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  • Water method for cutting

    I have been using water method for hard wood cutting for the last few years and the success rate in general has been pretty good but takes time and need to be patience.
    My question is can I plant my 2 years old fig tree in ground where the drainage is not good. That's why I pot all my fig trees in containers as I am afraid they will be killed by overwater and rot etc. (the drainage of my back yard is awful during winter and raining reason) Since water cutting is workable to produce roots and leaves etc., what do you think to plant in ground where can be overwatered for a few months in a year.

  • #2
    Here is a fig tree that is thriving in a very wet spot. It depends on other factors too, just water alone does not mean bad, I think.
    You may only view thumbnails in this gallery. This gallery has 2 photos.
    USDA z 10a, SoCal. WL: Raspberry Tart, Boysenberry Blush

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    • pacifica
      pacifica commented
      Editing a comment
      I have seen this before. My back yard is not that bad honestly. In the past, I put 3 Japanese Maple trees there, but they all killed by too much water and rot in every 3 years. Fig tree might be OK, but not sure. Anyone can give me some informations ?

  • #3
    I've read where many people go with raised beds in poor drainage areas.
    Scott - Colorado Springs, CO - Zone 4/5 (Depending on the year) - Elevation 6266ft

    “Though the problems of the world are increasingly complex, the solutions remain embarrassingly simple.” – Bill Mollison

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    • pacifica
      pacifica commented
      Editing a comment
      I did raise my back yard by 5" above, but never work for my 3 x Japanese Maple tress in the last some years. I am not sure if work for fig tree or not.

  • #4
    Why don't you try? Just plant something you are not afraid to loose and see what happens.
    USDA z 10a, SoCal. WL: Raspberry Tart, Boysenberry Blush

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    • pacifica
      pacifica commented
      Editing a comment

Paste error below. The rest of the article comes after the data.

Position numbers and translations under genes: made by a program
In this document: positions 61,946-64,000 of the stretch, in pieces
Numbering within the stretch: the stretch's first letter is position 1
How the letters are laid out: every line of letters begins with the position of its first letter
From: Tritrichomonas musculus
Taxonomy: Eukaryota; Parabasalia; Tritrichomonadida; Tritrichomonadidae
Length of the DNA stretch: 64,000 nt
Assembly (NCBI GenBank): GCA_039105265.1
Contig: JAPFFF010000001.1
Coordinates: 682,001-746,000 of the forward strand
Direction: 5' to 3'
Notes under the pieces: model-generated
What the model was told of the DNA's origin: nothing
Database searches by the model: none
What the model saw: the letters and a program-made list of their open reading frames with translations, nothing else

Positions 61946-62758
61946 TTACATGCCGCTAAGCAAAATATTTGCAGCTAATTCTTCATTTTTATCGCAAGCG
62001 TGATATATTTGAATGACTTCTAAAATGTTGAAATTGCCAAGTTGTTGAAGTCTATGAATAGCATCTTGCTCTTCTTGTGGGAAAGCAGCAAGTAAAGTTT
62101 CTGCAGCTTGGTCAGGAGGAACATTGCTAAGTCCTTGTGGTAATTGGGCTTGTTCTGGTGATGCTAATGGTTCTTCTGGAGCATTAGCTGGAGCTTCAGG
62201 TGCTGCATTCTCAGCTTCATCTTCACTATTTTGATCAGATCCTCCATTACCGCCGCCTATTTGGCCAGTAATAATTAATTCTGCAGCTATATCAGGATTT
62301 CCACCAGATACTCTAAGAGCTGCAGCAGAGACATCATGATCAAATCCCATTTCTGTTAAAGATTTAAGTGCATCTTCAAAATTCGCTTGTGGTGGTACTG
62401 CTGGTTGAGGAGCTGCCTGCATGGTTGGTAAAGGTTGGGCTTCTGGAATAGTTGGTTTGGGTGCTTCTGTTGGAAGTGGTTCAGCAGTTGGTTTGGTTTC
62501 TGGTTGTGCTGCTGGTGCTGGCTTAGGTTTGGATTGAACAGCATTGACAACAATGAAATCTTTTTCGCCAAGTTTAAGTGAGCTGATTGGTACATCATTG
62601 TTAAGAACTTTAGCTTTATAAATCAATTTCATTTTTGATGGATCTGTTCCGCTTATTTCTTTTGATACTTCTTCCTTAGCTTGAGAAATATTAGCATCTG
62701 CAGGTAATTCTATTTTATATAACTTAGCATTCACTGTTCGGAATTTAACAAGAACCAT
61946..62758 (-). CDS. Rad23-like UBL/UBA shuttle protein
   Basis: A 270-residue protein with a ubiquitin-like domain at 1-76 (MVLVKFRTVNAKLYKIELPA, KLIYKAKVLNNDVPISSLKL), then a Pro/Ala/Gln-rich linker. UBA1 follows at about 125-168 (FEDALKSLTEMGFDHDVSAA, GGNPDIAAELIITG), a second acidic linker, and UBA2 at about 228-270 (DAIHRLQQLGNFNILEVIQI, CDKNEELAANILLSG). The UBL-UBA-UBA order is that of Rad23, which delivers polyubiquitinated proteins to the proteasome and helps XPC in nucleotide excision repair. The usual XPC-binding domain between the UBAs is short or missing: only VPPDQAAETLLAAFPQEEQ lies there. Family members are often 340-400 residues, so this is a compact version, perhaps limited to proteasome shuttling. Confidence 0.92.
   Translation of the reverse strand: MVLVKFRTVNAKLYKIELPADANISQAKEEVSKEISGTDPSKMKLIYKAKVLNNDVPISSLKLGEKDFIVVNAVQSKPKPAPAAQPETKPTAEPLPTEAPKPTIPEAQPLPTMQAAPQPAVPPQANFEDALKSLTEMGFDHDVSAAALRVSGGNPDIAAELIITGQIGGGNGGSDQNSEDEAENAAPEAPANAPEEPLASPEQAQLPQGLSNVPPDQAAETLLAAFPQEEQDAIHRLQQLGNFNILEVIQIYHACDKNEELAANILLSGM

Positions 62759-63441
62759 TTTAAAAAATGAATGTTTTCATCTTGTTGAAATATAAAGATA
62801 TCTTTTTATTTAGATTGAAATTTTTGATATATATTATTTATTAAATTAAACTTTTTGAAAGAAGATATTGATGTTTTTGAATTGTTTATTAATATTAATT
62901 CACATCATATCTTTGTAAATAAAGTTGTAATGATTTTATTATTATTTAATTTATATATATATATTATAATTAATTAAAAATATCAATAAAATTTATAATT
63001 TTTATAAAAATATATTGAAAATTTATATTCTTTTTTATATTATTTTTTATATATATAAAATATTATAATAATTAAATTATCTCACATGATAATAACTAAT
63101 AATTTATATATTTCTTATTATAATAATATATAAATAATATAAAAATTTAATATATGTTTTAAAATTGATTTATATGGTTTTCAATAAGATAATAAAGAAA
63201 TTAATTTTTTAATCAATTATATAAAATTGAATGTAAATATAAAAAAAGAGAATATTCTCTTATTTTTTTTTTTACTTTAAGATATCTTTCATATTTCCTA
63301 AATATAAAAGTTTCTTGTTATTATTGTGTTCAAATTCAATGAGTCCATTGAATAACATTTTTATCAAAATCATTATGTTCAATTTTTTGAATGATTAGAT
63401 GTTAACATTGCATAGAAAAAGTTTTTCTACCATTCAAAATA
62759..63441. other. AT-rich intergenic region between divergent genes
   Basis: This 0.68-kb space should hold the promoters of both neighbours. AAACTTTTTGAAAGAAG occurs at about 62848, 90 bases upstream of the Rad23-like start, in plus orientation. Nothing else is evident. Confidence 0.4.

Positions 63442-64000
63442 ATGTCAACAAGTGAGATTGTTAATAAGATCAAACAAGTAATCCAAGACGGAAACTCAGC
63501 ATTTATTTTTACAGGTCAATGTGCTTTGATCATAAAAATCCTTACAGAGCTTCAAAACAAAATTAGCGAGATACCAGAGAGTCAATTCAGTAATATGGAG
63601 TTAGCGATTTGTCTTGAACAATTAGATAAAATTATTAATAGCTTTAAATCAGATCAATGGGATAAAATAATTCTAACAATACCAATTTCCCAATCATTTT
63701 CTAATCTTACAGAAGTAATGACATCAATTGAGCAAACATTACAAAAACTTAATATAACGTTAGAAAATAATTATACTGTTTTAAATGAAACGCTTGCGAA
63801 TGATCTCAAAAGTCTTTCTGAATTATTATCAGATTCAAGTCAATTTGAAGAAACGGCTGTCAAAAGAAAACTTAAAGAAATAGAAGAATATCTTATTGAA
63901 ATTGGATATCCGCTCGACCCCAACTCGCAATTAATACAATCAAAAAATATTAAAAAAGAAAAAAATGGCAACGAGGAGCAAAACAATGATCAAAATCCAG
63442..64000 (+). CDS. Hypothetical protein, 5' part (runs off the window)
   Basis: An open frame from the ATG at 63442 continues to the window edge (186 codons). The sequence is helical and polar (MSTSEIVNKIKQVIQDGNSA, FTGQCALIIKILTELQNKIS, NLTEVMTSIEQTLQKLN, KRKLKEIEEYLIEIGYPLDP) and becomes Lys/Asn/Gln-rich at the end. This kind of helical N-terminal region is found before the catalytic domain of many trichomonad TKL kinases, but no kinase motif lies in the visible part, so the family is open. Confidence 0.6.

I did try Japanese Maple before and three of them in different years were all killed.

    • greenfig
      greenfig commented
      Editing a comment
      Sorry, I meant the figs

  • #5
    Cogardener is right place them on a large mound or berm, it will ease the stress of soggy roots and allow the crown to remain dry. If you have space plant on an 18 inch to 2 foot raised mound. Its a lot of work to move the soil but your figs will love it.

    Ian
    Ian

    Really happy with what I have.

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    • #6
      Does it make sense if I still place the fig tree in pot on top of the garden soil (raised by 5 - 6" height) and cut out the base of the container so that the roots an grow like in ground ? I did ask some local nurseries for same and the answers are 50% and 50%.

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      • #7
        I hear that works almost as well as a sip so I'll be trying it with some (probably a lot) this year. Drilling 1" holes along the bottom side of the bucket and burying a couple of inches so the roots can grow out. I won't have any holes on the bottom because I want to be able to dig it up easily to store in the garage.

        I would think it would work well in your situation at least for a while. I don't know where you are but it would eventually just outgrow the pot if in a warm climate.
        Don - OH Zone 6a Wish list: Zaffiro, Moro de Caneva, Nerucciolo d'Elba, Bordissot Blanca Negra, Rubado

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        • pacifica